Hello, my friends! You know those bloggers who say they have very little to say? Not me, my purse is stuffed with slips of paper of things I want to share with you. I will tell you
1. Col. Sanders- Kentucky Fried Chicken
Turns out, that being a colonel in Kentucky is a real thing, I had no idea! "Kentucky Colonel is the highest honor bestowed by the Commonwealth of Kentucky. Commissions for Kentucky Colonels are given by the governor and the secretary of state to those in recognition of noteworthy accomplishments and outstanding service to a community, state or the nation."
Col. Harland Sanders (1890-1980) was a fascinating man. You may read more about him just here. I wish someone would make a movie about him. The British director, Michael Apted could do it, he made a great film about someone else from Kentucky. "Coal Miner's Daughter" about Loretta Lynn was really, really good.
2. Andrew Carnegie.
Everyone should know the name of the great philanthropist, Andrew Carnegie. There is a famous music hall in New York City which bears his name because he funded the building. (It was first simply called Music Hall, Andrew Carnegie was later persuaded to allow the use of his name.) Now...here is what I have learned - his name is pronounced "Car- NAY-gee" not "Car-nuh-gee"! I knew that he had been born in Scotland and that his family had moved to the USA when he was a child but it never occurred to me how to say his name! I actually heard this pronunciation of the name on an old British film and so I then looked it up and had a nice time also reading more about this fascinating gentleman, not just how to say his name. One of my blogging friends in Scotland has written of him before. Thank you
(Famous joke: "How do you get to Carnegie Hall? Practice, practice, practice!) Sorry, had to have it here just in case no one has heard it!)
Tootsie Rolls are part of my childhood. (Been around since 1907! Not me but the candy!) They are not chocolate but a very chewy sweet that somehow reminds you of chocolate. I read a fascinating book about the Korean war, "On Desperate Ground" by Hampton Sides. (I will try to do a proper book report on the book for you in the future, someone might need to remind me!)
One thing that I learned from this book..."tootsie rolls" was used as a code name for a type of bullet in the Korean War. When this was ordered, instead of getting bullets, the USA sent the candy instead!
Now, what do you think? I think it is an amazing story, The soldiers loved the Tootsie Rolls, not just to eat them, which they did, of course, but they used them to block up bullet holes in their planes and equipment. Turns out, they were the perfect size to do so. Don't know about you but I love it when a mistake is made, it can turn out to be a good thing. When the Korean war veterans have their reunions now, they always have Tootsie Rolls on hand.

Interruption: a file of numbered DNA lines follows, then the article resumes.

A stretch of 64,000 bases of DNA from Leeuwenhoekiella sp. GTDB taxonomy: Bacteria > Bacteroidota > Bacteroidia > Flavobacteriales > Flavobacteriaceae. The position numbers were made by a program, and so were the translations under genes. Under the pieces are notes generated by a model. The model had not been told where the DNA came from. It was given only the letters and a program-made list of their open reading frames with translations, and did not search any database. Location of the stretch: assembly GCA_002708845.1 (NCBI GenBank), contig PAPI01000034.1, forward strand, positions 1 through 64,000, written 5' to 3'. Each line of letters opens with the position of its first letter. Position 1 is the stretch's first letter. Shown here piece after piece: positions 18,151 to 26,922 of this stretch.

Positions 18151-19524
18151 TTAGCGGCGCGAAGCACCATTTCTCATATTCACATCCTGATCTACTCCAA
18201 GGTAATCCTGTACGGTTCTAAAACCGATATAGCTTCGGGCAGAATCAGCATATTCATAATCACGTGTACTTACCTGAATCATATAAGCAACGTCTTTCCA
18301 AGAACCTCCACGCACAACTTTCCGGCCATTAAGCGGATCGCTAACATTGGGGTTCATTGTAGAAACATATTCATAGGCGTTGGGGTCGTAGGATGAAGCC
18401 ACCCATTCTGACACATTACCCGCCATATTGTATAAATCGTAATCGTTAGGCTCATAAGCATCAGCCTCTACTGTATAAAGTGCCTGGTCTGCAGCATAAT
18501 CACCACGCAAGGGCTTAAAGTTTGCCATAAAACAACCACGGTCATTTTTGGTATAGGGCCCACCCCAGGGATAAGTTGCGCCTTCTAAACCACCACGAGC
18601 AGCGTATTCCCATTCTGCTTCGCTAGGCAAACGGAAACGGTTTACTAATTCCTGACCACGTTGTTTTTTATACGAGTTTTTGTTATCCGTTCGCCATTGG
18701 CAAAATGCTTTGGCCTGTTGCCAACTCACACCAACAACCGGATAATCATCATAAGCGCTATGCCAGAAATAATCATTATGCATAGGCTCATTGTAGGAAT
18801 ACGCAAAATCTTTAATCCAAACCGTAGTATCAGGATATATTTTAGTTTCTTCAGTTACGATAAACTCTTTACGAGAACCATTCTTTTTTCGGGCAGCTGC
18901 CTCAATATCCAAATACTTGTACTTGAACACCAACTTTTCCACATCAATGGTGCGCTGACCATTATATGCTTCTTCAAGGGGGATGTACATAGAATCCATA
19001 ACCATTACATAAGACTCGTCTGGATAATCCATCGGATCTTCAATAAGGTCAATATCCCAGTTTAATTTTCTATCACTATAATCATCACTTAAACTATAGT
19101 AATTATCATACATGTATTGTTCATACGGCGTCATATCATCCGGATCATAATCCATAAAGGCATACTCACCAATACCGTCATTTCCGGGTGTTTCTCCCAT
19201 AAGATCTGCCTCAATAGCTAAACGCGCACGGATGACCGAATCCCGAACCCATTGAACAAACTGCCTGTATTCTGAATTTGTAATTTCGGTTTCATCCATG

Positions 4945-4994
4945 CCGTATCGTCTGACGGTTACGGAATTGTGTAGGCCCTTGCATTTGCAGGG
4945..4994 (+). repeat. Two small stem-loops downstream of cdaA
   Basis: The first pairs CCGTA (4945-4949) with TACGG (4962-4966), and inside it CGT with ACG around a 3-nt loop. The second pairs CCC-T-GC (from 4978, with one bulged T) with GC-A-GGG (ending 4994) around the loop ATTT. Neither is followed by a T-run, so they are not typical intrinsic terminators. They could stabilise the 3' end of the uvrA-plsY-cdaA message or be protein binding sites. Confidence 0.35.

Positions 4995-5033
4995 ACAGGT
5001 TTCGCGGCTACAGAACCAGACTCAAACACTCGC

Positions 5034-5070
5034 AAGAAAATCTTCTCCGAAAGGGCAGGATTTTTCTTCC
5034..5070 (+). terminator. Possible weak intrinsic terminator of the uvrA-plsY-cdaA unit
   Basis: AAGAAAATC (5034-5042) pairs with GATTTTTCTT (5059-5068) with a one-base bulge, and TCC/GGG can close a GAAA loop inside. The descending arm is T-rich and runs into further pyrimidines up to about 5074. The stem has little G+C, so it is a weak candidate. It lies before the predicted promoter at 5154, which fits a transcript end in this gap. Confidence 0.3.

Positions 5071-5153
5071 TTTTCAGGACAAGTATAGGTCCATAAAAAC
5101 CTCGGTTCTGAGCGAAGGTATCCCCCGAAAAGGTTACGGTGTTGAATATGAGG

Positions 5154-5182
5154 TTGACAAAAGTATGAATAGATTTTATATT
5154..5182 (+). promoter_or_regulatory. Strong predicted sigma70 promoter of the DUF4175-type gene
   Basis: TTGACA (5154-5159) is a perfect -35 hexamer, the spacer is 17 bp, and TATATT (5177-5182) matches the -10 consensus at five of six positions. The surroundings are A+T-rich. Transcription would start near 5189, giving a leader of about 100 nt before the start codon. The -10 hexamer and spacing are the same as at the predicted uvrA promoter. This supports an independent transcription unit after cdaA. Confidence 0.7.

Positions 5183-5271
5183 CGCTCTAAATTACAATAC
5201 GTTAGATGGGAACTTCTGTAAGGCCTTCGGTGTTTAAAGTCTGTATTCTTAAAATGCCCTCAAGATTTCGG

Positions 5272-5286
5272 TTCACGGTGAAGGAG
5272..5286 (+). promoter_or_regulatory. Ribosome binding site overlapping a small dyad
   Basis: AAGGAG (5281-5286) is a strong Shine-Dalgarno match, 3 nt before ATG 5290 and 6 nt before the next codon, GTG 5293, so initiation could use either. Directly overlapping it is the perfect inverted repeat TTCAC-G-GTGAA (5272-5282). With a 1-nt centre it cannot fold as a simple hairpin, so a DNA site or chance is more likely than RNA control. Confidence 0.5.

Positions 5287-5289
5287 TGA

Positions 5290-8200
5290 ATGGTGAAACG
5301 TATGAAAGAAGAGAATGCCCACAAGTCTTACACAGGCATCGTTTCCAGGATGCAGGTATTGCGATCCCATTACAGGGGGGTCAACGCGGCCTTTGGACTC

4. Lindisfarne Gospels
When Richard and I were in London in October, we were able to visit the British Library and to actually see the illuminated Lindisfarne Gospels. Made by monks around 715 on the island of Lindisfarne in Northumberland. Viking raids drove the monks from this island in 875, they took it to Durham for safekeeping. The manuscript was removed from Durham before the cathedral was built. Now it is safely stored at the British Library in London.
I was thrilled to recognize something recently...it was a Sound and Light Festival at Durham Cathedral, and it showed the words of the Lindisfarne Gospels displayed in light upon the Cathedral! This was from several years ago, I think, but it was shown on the internet, and that was what I was thrilled to recognize.
I had to go back and change that seven things to four things, because after all, it seemed wrong to have another item after the Lindesfarne Gospels. It was such a thing to actually see them and then, to recognize them from the Light Festival photos and videos, well, that just meant a lot to me.
Pansies, colorful Post Oak leaves and Hermit thrush...hope those last two are correct. (All 3 photos were taken on Nov. 29th from my own backyard.) Oaks can be hard to identify, almost as hard as birds. No matter what the trees or birds are named, I love them all!
And those pansies? The deer like them too...
They leave the foliage on the pansies, they just eat the flowers! Oh, deer!